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One Voice

Airs Friday, May 17, 2013 at 11 p.m. on KPBS TV

Above: A group of juniors. Every year in Hawai’i, 2,000 high school students compete in the Kamehameha Schools Song Contest, in which young leaders direct their peers in singing Hawaiian music in four-part harmony.

Every year in Hawai‘i, 2000 high school students compete in the Kamehameha Schools Song Contest where young leaders direct their peers in singing Hawaiian music in four-part harmony. The Contest is a unique cultural celebration that has become a major local event, broadcasted live on TV, played on the radio, and streamed on the Internet.

"One Voice" shares the thrill of the competition via the personal stories of the student song directors. Through the eyes of these young Hawaiians, the documentary celebrates a culture as it has survived and flourished through the power of music and song.

Courtesy of PBS

Senior song director Joshua “Baba” Tavares.

Courtesy of PBS

Sophomore song director Ka‘ai‘ohelo McAfee-Torco.

Courtesy of PBS

Isaiah, Zach, Ka'ai, Brolin and Max, students featured in the film "One Voice." Every year in Hawai’i, 2,000 high school students compete in the Kamehameha Schools Song Contest, in which young leaders direct their peers in singing Hawaiian music in four-part harmony.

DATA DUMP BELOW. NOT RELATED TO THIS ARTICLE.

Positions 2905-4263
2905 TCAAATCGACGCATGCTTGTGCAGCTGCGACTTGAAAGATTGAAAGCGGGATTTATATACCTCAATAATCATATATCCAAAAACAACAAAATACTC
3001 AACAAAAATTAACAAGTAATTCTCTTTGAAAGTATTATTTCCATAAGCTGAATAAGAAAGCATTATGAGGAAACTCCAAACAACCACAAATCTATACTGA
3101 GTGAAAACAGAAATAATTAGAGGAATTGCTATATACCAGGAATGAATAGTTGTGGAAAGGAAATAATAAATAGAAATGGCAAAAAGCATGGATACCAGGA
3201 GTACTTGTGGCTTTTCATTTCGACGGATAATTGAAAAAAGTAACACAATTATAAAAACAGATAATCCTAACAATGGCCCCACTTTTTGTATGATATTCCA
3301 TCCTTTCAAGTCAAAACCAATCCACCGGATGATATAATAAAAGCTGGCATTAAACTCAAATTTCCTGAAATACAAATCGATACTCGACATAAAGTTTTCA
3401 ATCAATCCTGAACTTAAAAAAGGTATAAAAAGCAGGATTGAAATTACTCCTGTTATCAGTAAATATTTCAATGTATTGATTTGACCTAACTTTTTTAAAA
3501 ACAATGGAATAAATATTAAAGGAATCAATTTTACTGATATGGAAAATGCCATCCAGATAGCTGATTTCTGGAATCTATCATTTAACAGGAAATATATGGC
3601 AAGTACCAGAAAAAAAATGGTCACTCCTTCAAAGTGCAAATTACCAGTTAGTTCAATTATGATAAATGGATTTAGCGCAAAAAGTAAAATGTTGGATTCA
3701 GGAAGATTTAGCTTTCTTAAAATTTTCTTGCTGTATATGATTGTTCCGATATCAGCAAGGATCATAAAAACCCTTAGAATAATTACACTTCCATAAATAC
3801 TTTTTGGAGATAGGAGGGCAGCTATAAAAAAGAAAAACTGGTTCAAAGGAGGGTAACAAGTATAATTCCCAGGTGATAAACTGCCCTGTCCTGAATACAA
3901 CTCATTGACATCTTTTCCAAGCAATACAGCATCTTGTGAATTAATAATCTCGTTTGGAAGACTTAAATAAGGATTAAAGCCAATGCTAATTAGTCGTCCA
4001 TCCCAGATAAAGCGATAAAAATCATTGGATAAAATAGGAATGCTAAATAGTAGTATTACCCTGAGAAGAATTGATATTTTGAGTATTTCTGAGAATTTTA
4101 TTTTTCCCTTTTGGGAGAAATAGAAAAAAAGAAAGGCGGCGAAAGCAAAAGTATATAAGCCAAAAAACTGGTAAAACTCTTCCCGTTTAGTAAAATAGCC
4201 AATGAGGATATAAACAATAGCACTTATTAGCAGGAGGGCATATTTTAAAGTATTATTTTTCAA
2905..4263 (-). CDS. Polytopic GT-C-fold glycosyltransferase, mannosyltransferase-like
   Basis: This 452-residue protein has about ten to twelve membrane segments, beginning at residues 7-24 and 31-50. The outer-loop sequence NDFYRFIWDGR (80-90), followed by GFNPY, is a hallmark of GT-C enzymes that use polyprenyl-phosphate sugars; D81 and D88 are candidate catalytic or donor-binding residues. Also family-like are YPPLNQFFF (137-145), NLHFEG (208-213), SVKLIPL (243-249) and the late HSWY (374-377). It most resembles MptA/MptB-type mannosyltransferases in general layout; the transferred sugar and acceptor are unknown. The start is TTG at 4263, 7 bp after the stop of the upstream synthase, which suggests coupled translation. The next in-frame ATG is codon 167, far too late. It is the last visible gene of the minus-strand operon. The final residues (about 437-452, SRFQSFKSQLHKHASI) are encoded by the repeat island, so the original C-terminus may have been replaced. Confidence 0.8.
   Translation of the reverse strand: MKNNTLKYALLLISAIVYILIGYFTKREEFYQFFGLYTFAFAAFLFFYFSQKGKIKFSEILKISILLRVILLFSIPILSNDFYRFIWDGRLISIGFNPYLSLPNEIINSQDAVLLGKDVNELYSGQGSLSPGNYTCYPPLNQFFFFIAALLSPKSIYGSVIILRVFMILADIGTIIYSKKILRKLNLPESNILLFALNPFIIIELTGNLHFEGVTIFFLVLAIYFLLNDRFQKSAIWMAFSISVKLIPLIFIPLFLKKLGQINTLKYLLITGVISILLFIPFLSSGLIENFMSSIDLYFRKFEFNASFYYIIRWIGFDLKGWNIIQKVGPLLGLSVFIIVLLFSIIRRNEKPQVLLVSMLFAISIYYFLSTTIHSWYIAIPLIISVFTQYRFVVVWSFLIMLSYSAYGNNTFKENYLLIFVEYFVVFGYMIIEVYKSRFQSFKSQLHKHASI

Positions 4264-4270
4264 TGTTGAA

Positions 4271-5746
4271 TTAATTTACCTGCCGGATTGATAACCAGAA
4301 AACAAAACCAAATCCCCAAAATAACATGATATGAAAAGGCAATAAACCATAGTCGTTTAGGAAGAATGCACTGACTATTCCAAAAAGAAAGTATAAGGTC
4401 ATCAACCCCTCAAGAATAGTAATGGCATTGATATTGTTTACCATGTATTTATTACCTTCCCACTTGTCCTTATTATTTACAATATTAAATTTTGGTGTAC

Courtesy of PBS

Aerial view of the Kamehameha Schools Song Contest as it begins. Every year in Hawai’i, 2,000 high school students compete in the Kamehameha Schools Song Contest, in which young leaders direct their peers in singing Hawaiian music in four-part harmony.

Connect

The "One Voice" movie is on Facebook, and you can follow @OneVoiceMovie on Twitter.

Funded solely by Pacific Islanders in Communications (PIC), "One Voice" is a one-of-a-kind presentation of Hawaiian music. The melodies of a cappella choral music performed in harmony by thousands of high school students are unforgettable. This documentary follows the student song directors as they experience the trials and tribulations of competition in this annual high school event.